On February 3 Theresa Ruth Howard, a former ballet dancer, educator, diversity strategist and founder/curator of Memoirs of Blacks in Ballet (MoBBallet), gave a virtual lecture on “Black in Ballet History” to students in Tina Fehlandt’s “Approaches to Ballet: Technique and Repertory” spring course. Using MoBBallet’s virtual Timeline exhibition, Howard illustrated the comprehensive and ever expanding contributions of Black artists to ballet.
Howard is a respected advocate and leader in the conversations and work surrounding diversity and culture in ballet and the arts. In January, she launched the Cultural Competency and Equity Coalition (C2EC), a membership-based program comprised of leaders working collaboratively with peers to embed the foundational tenets of inclusion, diversity, equity, anti-racism and cultural competence into their organizations and the performing arts field at large. Princeton faculty member and Lecturer in Dance Tina Fehlandt, an integral founding member of Mark Morris Dance Group, works alongside Howard and other experts on the new collaborative coalition.
Theresa Ruth Howard is an internationally sought-after diversity strategist, speaker, consultant and coach to artistic, executive, and school directors, and board members of performing arts organizations. Her background as a dancer (Dance Theater of Harlem and Armitage Gone! Dance) and dance educator (The Ailey School, Joffrey Ballet School) help her target, address and facilitate much-needed cultural shifts in ballet leadership and the performing arts more broadly. Howard has shared her expertise with Dance/USA, IABD, Dutch National Ballet, National Ballet of Canada, The Royal Ballet, San Francisco Ballet, American Ballet Theatre, Opera America and more. She is a contributing writer to The Source, Dance Magazine (US), Pointe (US), Tanz (Germany), and Expressions (Italy) magazines.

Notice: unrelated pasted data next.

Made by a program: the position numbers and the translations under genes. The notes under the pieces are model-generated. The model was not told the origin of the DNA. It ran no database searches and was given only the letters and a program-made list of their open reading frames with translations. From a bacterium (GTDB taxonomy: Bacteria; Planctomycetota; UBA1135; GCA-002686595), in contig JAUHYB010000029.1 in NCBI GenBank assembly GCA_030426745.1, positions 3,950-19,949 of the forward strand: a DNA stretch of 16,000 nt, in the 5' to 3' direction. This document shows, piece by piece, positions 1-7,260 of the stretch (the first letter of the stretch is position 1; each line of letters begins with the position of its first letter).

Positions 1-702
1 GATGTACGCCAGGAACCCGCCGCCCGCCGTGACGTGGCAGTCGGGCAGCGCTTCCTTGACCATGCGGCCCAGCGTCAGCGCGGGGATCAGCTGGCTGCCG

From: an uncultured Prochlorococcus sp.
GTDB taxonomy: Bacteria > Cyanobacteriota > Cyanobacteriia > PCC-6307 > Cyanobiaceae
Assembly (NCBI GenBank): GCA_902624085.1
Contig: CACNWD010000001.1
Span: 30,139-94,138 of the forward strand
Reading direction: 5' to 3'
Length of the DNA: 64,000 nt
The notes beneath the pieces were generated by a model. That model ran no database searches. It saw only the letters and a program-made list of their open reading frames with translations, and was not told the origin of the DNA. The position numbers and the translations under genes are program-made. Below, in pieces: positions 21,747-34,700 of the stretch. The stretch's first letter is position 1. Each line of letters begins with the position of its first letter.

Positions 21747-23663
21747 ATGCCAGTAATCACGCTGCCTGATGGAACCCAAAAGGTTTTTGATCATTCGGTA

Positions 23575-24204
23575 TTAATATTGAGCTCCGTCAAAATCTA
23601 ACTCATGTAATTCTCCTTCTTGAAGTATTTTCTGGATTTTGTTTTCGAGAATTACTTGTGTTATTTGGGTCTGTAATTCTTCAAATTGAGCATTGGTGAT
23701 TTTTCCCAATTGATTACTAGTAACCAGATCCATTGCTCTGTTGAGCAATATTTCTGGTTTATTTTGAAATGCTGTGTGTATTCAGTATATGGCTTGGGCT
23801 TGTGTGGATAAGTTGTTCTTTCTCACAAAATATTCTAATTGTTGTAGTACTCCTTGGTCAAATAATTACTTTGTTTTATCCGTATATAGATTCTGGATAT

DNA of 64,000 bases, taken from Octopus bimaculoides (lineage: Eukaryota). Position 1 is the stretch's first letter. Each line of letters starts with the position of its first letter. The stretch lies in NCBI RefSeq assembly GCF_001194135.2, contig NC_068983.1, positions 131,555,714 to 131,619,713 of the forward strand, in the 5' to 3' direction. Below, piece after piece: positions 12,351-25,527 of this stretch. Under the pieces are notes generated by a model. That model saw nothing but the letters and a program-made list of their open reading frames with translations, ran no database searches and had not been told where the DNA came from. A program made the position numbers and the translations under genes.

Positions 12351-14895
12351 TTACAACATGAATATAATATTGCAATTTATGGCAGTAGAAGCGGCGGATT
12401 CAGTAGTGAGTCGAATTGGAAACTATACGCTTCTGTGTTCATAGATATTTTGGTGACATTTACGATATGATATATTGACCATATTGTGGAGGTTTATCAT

Howard has visited courses in Princeton’s Program in Dance for several years to share her expertise and passion with students. Last fall, students in Fehlandt’s “Introduction to Ballet” course contributed research to MOBBallet’s “Constellation Project: Mapping the Dark Stars of Ballet.” The virtual installation chronicles the lives and careers of dancers such as Arthur Mitchell, Mel Tomlinson, Lavina Williams, Mable Freeman, Doris Jones, and Claire Haywood and reveals the connections between them and other artists, institutions and white allies. Later this spring, the research conducted by Princeton students will be published as part of the digital project.
Fehlandt’s spring studio course delves into Classical and Contemporary Ballet technique for experienced dancers, with explorations into neoclassical and contemporary choreography through readings, viewings, and the learning of and creation of repertory. Howard was invited as a guest artist to the course to help students explore ballet’s response to recent social movements as part of their coursework.